"Being alert to compliance with all infection control measures, and doing so, the circulating nurse doesn't just 'protect him or herself' he or she protects the entire surgical team," says Ellen K. Murphy, RN, JD, professor at the University of Wisconsin-Milwaukee School of Nursing. It is also recommended that nurses become familiar with their state's nurse practice act, a law that varies from state to state. Information about this act can be obtained from state nurses' associations or the state board of nursing.

"It's rare, if we do have a case involving infection, that it comes down to one person," says Murphy. "The person who would bring the case would not be suing only one person. Typically, they will bring action against the facility in which it happened and by doing so they can reach all of the employees of that facility and then all of the independent contractors who might have been present. The allegations vis a vis the facility could be both liability because they are the employer of the negligent employee but it could also mean that the facility itself was negligent in failure to have a particular infection control policy."

A Plaintiff's Point of View

Warlick has found that patients who feel cared for and listened to are less likely to file lawsuits. Some facilities have taken a proactive role by contacting patients a day or two after their discharge to inquire about their condition. In other situations, some perioperative nurses visit patients in the recovery room to inquire about their wellbeing. Hudecek adds that nurses in the recovery room and on the floor can be instrumental in the early identification of potential postoperative complications, such as if a patient has a fever or isn't healing as expected.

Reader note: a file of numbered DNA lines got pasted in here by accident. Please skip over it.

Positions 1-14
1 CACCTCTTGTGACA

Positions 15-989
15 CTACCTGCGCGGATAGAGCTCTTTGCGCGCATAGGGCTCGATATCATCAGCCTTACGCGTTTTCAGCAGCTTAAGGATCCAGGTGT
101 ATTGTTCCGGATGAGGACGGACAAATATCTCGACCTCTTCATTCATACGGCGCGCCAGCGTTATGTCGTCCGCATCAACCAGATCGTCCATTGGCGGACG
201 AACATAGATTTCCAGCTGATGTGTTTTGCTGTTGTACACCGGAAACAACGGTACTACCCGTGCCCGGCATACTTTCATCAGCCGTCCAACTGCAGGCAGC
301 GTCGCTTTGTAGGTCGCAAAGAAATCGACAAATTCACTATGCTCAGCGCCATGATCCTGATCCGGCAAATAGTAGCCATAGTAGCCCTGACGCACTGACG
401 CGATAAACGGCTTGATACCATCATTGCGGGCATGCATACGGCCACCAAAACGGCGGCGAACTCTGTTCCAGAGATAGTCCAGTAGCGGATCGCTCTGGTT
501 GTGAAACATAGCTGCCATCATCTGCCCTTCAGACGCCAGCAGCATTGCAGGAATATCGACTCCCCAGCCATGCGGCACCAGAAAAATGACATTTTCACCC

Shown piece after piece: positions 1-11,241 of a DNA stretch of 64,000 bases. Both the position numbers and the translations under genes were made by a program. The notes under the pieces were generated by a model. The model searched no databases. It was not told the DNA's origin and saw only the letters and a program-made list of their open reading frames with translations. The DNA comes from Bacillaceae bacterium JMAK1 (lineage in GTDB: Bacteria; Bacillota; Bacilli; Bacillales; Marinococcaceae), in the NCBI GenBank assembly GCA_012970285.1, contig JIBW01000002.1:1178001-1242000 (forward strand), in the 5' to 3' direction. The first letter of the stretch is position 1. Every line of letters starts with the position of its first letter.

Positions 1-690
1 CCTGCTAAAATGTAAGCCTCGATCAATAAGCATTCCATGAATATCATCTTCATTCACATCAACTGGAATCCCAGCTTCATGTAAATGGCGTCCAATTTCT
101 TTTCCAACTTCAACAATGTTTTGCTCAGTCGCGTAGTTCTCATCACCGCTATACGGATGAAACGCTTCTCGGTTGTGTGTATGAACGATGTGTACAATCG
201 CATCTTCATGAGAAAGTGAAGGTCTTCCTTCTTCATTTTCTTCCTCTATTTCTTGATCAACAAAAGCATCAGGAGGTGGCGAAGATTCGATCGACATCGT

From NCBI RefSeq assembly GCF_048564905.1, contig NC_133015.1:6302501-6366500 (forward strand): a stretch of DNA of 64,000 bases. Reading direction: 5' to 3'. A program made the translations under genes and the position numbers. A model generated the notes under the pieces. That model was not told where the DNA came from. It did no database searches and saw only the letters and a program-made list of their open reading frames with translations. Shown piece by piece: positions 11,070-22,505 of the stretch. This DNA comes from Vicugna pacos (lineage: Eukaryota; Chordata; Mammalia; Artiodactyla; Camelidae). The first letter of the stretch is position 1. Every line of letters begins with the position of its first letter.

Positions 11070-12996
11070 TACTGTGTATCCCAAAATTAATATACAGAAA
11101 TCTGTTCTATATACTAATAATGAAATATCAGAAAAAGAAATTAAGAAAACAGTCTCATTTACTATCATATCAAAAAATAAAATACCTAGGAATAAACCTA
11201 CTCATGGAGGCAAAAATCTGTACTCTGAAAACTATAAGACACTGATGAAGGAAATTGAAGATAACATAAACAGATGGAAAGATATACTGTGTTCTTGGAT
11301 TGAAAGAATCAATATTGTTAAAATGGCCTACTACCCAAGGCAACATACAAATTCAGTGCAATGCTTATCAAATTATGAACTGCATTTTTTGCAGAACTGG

"Whether or not you're sued is not always in your control," Warlick says. "You can do everything right and still be a target in a lawsuit, but if you're a defendant in a lawsuit, your documentation is what may save you from actual liability. Nurses' best protection is their rapport with patients and their reputation for caring. Following through on a nurse's instincts and concern for a patient is never the wrong thing to do even if it means disagreeing with what some other professionals have said. You really need to follow your own professional judgment."